Trump says US was ‘cocked and loaded’ for Iran air strike

US president says dawn strike was cancelled after he was told 150 people would be killed

Gen Amir Ali Hajizadeh,  Iran’s head of the Revolutionary Guards’ aerospace division, looks at debris from a downed US drone  in  capital Tehran on Friday. Photograph: Meghdad Madadi/AFP/Getty Images

Gen Amir Ali Hajizadeh, Iran’s head of the Revolutionary Guards’ aerospace division, looks at debris from a downed US drone in capital Tehran on Friday. Photograph: Meghdad Madadi/AFP/Getty Images


US president Donald Trump has said he cancelled a planned military strike on Iran on Thursday night because it was “not proportionate to shooting down an unmanned drone”.

“We were cocked & loaded to retaliate last night on 3 different sights [sic] when I asked, how many will die. 150 people, sir, was the answer from a General,” Mr Trump tweeted on Friday morning, as he said military strikes would not have been proportionate.

“I am in no hurry, our Military is rebuilt, new, and ready to go, by far the best in the world. Sanctions are biting & more added last night. Iran can NEVER have Nuclear Weapons, not against the USA, and not against the WORLD!” he said.

In a series of tweets, Mr Trump also hit out at the Iran nuclear deal signed by then president Barack Obama in 2015, claiming that Iran was a “much weakened nation today than at the beginning of my Presidency, when they were causing major problems throughout the Middle East. Now they are Bust!”

Mr Trump’s comments on Twitter confirmed reports that the US president ordered military strikes against Iran in retaliation for the shooting-down of a US naval surveillance drone 24 hours earlier, but ultimately called off the mission. The decision was made by the White House to target specific bases in dawn attacks.

Iranian officials said the United States had warned Iran through Oman that an attack was imminent.

But Mr Trump ultimately decided to abort the mission, after aircraft and personnel had already been engaged. The New York Times was the first to report the story.

The Federal Aviation Authority issued a warning overnight prohibiting US-registered aircraft flying over areas of Iran. Several US and international carriers including Qantas, British Airways and Malaysian Airlines also announced they were rerouting their flights to avoid the area.

In a further development, Iran also claimed that it refrained from shooting-down a US plane carrying 35 people which was flying alongside the unmanned drone that was shot down. Iran’s Tasnim news agency quoted Amirali Hajizadeh, head of the Revolutionary Guards aerospace division, as saying “this plane also entered our airspace and we could have shot it down, but we did not”.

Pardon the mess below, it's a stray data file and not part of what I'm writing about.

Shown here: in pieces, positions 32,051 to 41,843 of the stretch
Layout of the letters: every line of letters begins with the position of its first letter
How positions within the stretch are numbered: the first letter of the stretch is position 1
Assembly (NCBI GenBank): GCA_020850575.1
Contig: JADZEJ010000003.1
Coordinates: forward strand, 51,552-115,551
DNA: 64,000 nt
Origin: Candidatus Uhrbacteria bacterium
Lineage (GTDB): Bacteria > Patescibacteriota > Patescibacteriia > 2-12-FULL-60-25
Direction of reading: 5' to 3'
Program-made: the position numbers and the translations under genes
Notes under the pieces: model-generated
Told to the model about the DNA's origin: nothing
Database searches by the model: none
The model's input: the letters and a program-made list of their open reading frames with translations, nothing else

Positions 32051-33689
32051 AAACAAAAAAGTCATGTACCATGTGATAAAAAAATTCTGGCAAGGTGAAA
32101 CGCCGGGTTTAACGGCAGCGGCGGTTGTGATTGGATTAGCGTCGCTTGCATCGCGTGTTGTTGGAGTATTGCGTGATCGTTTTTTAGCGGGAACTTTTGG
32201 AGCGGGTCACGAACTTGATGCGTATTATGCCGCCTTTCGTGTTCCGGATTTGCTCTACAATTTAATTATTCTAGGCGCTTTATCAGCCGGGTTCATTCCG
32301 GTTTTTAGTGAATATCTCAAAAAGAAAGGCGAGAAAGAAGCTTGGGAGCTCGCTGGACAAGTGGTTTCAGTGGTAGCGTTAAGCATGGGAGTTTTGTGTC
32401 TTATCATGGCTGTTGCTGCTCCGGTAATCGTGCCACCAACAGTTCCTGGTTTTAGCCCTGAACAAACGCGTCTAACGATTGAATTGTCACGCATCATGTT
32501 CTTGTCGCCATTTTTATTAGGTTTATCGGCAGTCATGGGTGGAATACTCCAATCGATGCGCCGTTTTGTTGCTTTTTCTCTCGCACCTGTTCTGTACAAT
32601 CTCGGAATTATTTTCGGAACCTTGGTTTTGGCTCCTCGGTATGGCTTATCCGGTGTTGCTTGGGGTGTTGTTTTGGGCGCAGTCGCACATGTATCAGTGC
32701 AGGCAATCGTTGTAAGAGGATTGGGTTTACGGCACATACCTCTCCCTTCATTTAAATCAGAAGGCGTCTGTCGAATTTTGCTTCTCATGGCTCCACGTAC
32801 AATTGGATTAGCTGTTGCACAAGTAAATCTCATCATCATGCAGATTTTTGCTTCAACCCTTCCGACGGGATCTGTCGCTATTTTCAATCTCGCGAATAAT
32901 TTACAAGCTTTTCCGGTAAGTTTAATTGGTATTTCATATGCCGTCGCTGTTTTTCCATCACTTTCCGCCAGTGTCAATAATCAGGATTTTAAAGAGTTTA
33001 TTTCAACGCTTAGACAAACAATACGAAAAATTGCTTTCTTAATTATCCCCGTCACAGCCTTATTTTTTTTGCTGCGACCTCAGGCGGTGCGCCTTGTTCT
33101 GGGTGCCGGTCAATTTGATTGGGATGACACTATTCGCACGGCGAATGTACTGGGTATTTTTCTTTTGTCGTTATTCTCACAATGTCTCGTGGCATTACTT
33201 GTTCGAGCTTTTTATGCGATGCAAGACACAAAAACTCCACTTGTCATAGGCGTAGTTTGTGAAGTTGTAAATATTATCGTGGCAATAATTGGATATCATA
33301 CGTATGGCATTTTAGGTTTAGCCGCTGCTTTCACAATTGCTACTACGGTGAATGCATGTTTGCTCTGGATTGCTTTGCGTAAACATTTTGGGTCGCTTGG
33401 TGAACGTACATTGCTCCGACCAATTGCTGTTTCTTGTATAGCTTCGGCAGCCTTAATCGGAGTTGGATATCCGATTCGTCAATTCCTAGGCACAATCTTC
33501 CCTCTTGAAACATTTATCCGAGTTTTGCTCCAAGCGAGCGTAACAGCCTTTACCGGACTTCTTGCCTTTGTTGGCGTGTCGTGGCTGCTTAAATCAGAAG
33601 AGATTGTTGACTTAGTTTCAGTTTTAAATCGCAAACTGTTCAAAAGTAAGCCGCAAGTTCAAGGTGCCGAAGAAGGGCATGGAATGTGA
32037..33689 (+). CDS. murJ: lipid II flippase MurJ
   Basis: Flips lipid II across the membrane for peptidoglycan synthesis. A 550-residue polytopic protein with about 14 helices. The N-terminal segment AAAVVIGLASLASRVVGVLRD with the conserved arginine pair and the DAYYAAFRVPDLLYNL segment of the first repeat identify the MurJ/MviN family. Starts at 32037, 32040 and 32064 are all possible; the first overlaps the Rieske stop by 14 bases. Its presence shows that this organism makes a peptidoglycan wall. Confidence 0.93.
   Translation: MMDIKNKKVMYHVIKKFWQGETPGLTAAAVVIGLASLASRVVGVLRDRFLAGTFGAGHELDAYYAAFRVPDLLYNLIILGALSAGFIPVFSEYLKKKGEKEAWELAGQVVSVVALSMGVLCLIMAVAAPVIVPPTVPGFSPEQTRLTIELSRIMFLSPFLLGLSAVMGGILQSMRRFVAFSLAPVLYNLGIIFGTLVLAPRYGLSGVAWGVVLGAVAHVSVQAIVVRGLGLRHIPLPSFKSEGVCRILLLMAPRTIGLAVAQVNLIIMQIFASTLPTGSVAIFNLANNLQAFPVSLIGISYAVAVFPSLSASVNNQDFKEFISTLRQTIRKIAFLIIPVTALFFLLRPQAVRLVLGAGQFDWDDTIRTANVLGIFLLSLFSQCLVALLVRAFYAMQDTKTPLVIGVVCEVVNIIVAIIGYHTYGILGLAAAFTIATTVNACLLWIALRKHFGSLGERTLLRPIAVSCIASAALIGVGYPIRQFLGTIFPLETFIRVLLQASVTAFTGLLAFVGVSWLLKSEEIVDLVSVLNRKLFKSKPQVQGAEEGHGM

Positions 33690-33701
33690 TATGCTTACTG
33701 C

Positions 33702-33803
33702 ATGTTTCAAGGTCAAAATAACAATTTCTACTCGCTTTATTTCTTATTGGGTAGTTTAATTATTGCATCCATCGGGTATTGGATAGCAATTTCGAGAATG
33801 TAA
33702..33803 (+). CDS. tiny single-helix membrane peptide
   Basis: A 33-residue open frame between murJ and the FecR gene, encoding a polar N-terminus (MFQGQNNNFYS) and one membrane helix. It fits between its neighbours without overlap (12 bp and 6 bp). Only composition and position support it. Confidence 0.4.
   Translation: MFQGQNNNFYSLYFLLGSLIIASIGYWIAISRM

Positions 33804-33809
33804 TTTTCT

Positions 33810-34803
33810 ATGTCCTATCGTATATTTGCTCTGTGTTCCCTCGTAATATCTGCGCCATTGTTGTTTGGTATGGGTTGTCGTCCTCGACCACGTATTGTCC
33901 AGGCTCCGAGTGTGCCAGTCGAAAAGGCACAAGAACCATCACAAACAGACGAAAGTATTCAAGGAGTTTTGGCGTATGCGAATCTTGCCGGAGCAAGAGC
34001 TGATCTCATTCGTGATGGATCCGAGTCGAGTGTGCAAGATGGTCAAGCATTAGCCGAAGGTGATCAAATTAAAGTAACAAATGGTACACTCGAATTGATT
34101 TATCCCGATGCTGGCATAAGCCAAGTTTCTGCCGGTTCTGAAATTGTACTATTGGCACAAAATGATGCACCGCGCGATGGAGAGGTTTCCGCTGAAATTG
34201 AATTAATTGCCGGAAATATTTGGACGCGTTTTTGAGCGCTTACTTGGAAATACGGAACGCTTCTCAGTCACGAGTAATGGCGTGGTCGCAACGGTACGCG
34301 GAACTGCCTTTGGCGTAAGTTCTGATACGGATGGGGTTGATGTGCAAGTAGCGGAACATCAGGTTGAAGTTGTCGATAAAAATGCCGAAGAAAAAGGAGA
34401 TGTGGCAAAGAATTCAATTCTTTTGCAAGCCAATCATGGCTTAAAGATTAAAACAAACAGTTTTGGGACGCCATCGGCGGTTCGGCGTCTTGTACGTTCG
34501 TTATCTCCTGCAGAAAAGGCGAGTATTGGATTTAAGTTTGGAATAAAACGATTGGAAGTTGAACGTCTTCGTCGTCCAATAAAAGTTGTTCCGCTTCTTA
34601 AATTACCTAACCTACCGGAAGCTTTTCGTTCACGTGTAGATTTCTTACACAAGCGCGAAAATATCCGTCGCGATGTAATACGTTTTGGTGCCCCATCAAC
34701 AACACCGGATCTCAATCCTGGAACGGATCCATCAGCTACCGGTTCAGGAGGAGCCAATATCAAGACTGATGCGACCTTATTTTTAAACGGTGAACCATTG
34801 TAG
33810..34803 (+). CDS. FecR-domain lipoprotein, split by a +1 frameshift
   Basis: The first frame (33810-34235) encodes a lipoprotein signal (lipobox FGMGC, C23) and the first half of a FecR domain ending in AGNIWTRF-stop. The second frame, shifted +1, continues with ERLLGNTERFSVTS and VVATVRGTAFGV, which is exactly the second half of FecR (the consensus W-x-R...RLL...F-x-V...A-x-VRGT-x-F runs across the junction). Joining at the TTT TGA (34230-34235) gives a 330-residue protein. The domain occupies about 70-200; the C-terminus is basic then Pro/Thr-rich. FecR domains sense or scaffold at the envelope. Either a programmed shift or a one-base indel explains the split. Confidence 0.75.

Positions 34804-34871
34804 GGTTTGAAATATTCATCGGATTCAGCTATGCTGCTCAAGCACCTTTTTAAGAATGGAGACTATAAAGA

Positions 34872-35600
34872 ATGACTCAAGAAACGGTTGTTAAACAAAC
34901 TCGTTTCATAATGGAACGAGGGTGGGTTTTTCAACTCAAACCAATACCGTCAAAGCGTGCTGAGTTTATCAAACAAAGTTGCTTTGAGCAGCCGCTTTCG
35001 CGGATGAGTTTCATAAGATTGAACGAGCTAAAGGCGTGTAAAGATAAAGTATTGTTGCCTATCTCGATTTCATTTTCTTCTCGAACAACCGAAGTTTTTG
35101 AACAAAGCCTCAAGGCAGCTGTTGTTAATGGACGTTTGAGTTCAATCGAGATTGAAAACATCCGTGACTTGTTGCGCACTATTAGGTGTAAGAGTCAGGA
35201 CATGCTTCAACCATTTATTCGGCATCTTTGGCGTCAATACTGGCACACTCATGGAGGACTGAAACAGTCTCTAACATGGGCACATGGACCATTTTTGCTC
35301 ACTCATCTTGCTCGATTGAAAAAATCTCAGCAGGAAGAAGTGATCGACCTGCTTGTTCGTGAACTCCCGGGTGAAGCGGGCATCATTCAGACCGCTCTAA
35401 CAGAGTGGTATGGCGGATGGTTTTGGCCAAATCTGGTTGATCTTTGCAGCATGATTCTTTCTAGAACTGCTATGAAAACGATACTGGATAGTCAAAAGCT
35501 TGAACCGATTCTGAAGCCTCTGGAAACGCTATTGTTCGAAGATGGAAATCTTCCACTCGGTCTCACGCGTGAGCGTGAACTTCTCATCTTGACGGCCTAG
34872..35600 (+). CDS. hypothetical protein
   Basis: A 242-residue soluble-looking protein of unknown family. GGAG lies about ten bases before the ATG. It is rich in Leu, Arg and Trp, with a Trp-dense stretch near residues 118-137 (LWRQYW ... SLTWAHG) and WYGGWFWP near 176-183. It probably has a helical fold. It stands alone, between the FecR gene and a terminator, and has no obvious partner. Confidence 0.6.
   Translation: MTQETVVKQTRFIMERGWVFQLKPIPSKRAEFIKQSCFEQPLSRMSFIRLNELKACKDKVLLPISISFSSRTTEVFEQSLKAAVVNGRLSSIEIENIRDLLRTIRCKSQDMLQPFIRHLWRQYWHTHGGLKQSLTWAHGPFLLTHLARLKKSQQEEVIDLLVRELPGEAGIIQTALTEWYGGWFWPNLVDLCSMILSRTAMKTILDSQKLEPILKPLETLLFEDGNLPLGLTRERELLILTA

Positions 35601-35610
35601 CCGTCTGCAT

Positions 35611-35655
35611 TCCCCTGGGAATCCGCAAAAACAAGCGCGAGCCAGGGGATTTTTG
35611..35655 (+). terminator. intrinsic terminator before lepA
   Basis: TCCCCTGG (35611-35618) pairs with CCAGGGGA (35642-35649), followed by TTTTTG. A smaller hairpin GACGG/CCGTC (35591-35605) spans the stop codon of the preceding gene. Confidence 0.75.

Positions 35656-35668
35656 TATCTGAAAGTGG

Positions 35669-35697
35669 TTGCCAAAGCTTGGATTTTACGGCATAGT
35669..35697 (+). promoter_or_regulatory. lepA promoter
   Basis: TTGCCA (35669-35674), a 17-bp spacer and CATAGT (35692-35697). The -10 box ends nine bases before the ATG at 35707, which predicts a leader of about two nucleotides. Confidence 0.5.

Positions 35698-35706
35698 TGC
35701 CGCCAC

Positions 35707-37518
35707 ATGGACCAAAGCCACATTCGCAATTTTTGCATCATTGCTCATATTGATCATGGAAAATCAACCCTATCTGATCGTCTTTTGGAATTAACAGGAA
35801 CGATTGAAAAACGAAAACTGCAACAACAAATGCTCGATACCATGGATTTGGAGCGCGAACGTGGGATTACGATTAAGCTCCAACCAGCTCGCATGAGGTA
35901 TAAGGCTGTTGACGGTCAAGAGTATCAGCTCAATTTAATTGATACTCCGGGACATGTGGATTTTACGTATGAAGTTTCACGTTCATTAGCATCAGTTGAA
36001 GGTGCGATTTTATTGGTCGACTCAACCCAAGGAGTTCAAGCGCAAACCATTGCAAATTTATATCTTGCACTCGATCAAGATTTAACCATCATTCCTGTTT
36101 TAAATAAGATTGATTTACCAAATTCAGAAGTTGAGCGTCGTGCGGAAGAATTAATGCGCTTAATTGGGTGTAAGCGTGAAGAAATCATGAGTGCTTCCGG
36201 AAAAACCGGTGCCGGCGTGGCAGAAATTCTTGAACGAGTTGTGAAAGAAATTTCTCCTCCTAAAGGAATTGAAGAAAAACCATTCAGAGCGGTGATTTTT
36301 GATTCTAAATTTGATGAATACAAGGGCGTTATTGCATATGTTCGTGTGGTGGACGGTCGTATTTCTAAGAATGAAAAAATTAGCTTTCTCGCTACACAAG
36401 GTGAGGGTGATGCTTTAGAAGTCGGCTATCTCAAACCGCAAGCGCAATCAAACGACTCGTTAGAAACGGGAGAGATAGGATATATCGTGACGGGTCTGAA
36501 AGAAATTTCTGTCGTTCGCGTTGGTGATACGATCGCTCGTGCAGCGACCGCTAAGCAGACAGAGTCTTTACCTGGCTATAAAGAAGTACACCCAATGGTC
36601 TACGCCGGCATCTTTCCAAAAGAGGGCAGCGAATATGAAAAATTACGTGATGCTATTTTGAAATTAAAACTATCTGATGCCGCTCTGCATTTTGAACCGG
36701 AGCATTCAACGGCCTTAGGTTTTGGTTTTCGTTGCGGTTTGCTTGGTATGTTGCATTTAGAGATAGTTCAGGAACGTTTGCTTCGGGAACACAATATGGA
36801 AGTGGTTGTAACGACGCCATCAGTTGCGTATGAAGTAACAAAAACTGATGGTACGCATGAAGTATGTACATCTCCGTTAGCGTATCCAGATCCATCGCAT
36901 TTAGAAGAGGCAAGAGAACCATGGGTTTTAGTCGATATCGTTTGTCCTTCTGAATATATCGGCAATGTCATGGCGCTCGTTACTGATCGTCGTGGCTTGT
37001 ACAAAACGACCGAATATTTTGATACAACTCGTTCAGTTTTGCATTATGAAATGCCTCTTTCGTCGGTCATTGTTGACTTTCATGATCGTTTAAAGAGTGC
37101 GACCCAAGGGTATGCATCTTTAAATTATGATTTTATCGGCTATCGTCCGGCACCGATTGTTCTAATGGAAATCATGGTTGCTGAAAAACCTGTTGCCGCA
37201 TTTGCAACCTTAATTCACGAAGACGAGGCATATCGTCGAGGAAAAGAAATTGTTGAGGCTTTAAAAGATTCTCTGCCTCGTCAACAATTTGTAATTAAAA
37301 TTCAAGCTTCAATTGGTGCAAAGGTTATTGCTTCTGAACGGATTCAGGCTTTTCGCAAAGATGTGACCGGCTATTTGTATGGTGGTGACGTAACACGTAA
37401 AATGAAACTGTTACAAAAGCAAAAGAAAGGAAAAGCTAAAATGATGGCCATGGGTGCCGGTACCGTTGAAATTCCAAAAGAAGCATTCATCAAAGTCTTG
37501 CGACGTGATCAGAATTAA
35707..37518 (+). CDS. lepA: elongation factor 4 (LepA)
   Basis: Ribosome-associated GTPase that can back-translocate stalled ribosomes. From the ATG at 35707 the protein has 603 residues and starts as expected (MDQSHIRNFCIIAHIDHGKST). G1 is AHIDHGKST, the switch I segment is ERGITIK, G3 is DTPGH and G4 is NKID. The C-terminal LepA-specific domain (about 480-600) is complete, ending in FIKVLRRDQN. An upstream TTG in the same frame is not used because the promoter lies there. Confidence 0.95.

Speculation had mounted throughout Thursday that the United States could be considering military action against Iran following the shooting-down of the RQ-4A Global Hawk by the Islamic Revolutionary Guards Corp (IRGC).

The $140 million drone, the size of an aircraft, is one of the most sophisticated in the US military’s arsenal. It was operating at a high altitude about 34km from the nearest point of land on the Iranian coast, before it was hit and fell into international waters, US Central Command said. The Pentagon dismissed accusations from Tehran that is was operating in Iranian air space.

“This was an unprovoked attack that had not violated Iranian air space at any time,” Lieut Gen Joseph Guastella said.

But the incident marked a significant escalation in tensions between the two powers which has been building since the United States pulled out of the Iran nuclear deal in May 2018.

International players and members of Congress urged caution as the situation appeared to escalate. The European Union, which has been trying to keep the Iran deal operating since the United States’ withdrawal from the accord, urged restraint to “make sure than an escalation is avoided”.

House speaker Nancy Pelosi confirmed that she had not been informed in advance of the planned military strikes. In a statement, Ms Pelosi said the United States was “in an extremely dangerous and sensitive situation with Iran”, and said measures against Iran should not be initiated without the approval of Congress.

Under its deal with world powers signed in 2015, Iran agreed to curbs on its nuclear activities in return for an easing of economic sanctions. The deal was seen as Mr Obama’s signature foreign policy achievement, but the US withdrew from the agreement last year.